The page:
Enrollment Complete in Phase 2 Trial of Possible Therapy NYX-458
The treatment targeting cognitive impairment saw positive preclinical results
After a pause in enrollment due to the COVID-19 pandemic, the trial resumed enrolling in April 2021.
Now, a total of 99 adults, ages 50 to 80, with mild cognitive impairment or mild dementia associated with Parkinson’s disease or dementia with Lewy bodies have been enrolled in the ongoing trial (NCT04148391). It primarily aims to evaluate NYX-458’s safety and tolerability, but will also assess the therapy’s potential cognitive benefits.
Trial results are expected in the first quarter of 2023.
“The completion of enrollment in our Phase 2 study of NYX-458 is a significant milestone for Aptinyx,” Andy Kidd, MD, president and CEO of Aptinyx, said in a press release.
Parkinson’s is marked by damage to dopamine-producing nerve cells in the brain. Among many other functions of dopamine is the regulation of N-methyl-D-aspartate (NMDA) receptors, which are critical for nerve cell communication and cognitive function.
It’s thought that the loss of NMDA receptors as a consequence of dopamine dysregulation in Parkinson’s may contribute to the cognitive problems observed in the neurodegenerative condition.
While NMDA receptors offer a potential therapeutic target to treat Parkinson’s, too much of their activation can cause serious side effects, like nerve cell damage and other mental alterations, such as psychosis.
The cognitive impairment treatment
NYX-458 is an oral, small molecule compound designed to modulate the activity of NMDA receptors in certain ways that enhance their beneficial functions without causing side effects linked to their overactivation. This type of medication is called a positive allosteric modulator.
Aptinyx believes NYX-458 could help ease or reverse cognitive impairment associated with Parkinson’s while offering a favorable safety profile.
“As a positive allosteric modulator of NMDA receptors, NYX-458 has the potential to directly address the NMDA receptor hypofunction [insufficient function] that underpins cognitive impairment in these patients,” Kidd said.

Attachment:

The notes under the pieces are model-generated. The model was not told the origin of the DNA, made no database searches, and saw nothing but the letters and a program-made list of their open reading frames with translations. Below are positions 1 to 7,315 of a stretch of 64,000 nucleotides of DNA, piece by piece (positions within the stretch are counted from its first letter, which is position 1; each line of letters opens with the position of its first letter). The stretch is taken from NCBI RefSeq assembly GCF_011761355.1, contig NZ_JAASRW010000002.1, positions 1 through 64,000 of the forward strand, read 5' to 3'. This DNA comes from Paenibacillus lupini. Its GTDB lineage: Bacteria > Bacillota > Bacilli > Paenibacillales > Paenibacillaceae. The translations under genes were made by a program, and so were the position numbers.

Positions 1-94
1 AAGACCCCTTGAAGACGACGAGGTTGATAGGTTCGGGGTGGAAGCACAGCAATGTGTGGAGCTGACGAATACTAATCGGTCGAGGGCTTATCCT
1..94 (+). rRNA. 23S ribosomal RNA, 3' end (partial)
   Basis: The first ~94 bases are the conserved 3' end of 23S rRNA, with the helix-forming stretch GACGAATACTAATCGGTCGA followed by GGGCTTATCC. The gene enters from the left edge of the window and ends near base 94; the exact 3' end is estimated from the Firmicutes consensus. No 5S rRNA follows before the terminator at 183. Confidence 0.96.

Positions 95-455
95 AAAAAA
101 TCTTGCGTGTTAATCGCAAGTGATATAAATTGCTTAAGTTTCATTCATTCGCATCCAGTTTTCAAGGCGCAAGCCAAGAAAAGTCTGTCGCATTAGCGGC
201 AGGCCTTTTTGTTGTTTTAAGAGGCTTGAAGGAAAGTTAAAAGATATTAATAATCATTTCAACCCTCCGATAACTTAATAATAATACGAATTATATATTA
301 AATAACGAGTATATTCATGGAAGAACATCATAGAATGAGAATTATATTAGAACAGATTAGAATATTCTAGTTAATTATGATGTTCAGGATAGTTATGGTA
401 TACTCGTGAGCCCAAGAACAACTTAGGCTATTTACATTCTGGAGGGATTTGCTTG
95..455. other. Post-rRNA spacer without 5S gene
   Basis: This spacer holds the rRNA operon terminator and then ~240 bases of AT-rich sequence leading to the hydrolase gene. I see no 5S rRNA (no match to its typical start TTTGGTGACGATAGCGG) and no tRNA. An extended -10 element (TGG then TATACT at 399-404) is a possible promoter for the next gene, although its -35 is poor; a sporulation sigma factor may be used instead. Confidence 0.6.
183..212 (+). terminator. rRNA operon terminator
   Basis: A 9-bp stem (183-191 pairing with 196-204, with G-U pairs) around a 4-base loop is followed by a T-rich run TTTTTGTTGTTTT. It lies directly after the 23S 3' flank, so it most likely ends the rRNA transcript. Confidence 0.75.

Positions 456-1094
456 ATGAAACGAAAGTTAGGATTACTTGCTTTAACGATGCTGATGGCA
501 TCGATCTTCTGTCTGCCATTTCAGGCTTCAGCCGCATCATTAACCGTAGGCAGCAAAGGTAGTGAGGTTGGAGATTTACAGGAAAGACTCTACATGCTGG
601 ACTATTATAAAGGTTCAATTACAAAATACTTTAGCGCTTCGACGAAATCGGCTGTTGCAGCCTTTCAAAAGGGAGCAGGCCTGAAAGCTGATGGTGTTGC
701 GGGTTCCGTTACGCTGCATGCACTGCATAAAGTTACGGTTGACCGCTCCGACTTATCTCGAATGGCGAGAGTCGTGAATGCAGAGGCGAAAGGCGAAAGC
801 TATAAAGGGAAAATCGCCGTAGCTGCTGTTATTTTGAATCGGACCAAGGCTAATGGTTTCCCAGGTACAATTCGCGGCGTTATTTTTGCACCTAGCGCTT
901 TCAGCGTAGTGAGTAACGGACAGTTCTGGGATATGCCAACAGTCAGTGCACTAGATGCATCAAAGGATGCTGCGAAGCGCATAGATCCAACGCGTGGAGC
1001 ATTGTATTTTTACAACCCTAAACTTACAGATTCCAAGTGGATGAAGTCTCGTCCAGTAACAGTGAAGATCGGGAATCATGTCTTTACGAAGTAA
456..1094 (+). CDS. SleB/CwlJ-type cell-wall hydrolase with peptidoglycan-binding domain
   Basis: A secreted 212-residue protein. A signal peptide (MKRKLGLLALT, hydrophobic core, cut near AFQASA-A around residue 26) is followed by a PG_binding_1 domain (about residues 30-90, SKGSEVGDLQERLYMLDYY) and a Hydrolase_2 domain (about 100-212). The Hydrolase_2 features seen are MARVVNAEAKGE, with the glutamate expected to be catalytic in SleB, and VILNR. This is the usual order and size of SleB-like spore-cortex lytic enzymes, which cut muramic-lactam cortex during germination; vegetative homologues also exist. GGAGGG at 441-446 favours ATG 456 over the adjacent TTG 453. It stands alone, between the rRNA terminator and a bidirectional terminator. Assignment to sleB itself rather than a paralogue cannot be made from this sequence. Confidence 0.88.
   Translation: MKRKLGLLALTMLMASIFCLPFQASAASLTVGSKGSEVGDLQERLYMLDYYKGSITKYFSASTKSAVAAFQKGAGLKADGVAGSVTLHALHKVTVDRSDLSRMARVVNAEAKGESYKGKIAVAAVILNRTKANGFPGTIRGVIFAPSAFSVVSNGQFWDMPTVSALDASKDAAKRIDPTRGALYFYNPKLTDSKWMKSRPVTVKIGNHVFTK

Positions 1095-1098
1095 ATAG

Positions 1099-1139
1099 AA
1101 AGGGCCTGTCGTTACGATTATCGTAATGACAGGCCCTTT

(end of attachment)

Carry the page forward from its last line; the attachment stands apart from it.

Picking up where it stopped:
Preclinical studies showed NYX-458 leads to cognitive improvements in Parkinson’s animal models. In a nonhuman primate model, NYX-458 increased attention, improved cognitive flexibility, and enhanced working memory as soon as one day after a single dose.
A Phase 1 study demonstrated that the oral treatment was safe and tolerated well in humans. The study involved 62 healthy volunteers who were given NYX-458 at doses ranging from 10 to 200 mg. According to Aptinyx, no treatment-related adverse effects were reported.
Participants enrolled in the Phase 2 trial have been randomly assigned to receive NYX-458 at a 30 mg daily oral dose or a placebo for 12 weeks. The trial’s main goal is to assess the treatment’s safety and tolerability during treatment and a 30-day follow-up period.
As part of the safety evaluation, participants will be monitored for signs of mental alterations, including hallucinations, psychosis, and suicidal behavior, as well as motor complications.
Assessing NYX-458’s effects on cognition is a secondary trial goal. A number of tests of attention, memory, and executive function — a set of skills involved in everyday life — will be examined.
“The study is well-designed to characterize the effects of NYX-458 on established measures of attention, memory, and executive function — areas in which many patients with Parkinson’s disease and dementia with Lewy bodies experience challenging deficits,” Kidd said.